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boatman61 20-01-2019 06:55

Re: Seaworthy Pocket Cruiser - Advice ?

Originally Posted by a64pilot (Post 2806474)
Rain water collection systems are often very easy to implement, often itís just a wet towel around the water fill so that water off of the deck flows into the water fill.
I believe anyone considering a long passage that doesnít have a rain catchment plan whether or not they have a Watermaker is foolish.
Mine is our in boom furler, the boom is a big gutter, I tapped the drain and installed a standard plastic male water hose fitting, the amount of water that comes off of the main sail and flows into the gutter shaped boom is surprising in a rain storm, of course it means the main has to be up.
But itís a back up plan is all, never actually been used.

It works a treat.. my method is hang a bucket on the goose neck then use the topping lift to incline the boom toward the mast.. have filled a 5gal bucket in 5mins this way.. 2 buckets work best, when the first is full hang the second before taking the full one back to fill your jugs..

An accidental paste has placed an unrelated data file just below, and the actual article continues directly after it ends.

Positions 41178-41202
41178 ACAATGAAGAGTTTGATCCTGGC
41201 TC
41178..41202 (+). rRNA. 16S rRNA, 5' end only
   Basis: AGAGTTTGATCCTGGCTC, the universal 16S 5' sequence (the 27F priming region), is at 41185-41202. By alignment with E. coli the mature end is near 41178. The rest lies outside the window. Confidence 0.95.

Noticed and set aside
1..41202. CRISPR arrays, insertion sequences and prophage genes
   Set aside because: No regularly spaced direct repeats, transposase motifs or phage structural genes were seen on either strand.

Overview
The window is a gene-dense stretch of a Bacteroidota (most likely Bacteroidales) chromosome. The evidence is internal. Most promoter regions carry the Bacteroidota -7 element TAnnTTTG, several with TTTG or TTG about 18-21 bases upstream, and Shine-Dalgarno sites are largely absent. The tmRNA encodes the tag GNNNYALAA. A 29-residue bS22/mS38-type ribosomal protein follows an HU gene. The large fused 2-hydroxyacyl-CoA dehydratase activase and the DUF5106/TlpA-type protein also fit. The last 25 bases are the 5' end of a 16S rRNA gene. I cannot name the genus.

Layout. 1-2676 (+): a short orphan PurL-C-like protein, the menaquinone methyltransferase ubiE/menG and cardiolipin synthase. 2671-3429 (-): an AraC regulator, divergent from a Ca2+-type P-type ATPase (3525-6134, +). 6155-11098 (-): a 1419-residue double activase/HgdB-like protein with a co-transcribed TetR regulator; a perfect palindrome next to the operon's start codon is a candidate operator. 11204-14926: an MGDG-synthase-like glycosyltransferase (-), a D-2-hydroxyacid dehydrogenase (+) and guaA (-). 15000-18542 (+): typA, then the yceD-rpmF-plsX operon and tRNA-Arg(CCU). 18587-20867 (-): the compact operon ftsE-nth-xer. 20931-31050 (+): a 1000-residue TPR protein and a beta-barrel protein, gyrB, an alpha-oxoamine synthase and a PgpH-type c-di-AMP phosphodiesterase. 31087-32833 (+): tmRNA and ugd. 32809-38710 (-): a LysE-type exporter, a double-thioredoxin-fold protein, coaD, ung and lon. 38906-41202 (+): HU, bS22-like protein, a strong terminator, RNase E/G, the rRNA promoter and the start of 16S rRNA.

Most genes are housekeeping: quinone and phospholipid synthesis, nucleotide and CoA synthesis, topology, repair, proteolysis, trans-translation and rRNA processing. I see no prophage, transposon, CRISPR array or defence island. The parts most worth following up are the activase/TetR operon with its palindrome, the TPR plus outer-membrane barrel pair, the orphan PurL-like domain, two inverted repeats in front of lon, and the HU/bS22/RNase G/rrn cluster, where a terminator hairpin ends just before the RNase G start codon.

By the time thats done the others full, repeat till rain stops or jug/tanks are full, whichever comes first.. :biggrin:

laika 20-01-2019 08:29

Re: Seaworthy Pocket Cruiser - Advice ?

Originally Posted by storyinframes (Post 2806453)
How do people manage long crossing with small quantity of water storage? Space is limited for water maker.

We have a Vancouver 27, which is a "big" little boat by some standards. We MADE space for a watermaker. This particular V27 has only 30 gallons of tankage and we very much rely on the watermaker in remote places. We have a very serviceable unit with redundancy built in (dual feed pumps and spares) and we also carry a little handheld manual WM in the ditch bag.

If we were doing a trans-pacific we would probably bring some extra water jerries on board for the crossing. Otherwise, we have no worries about ever running out of water.

Wayfarer1008 20-01-2019 10:11

Re: Seaworthy Pocket Cruiser - Advice ?
From what I have read the Columbia 26's MKII suffer from a design flaw with the rudder and rudderpost in that they are too lightly built for the continuous loads that come from ocean travel. The MKI does not suffer from this flaw but will suffer from all of the old boat maladies one would expect in an old boat. Attached is a good writeup on the MKII that should help anyone thinking of using one of these boats for cruising.
Columbia 26 Mk II Specifications

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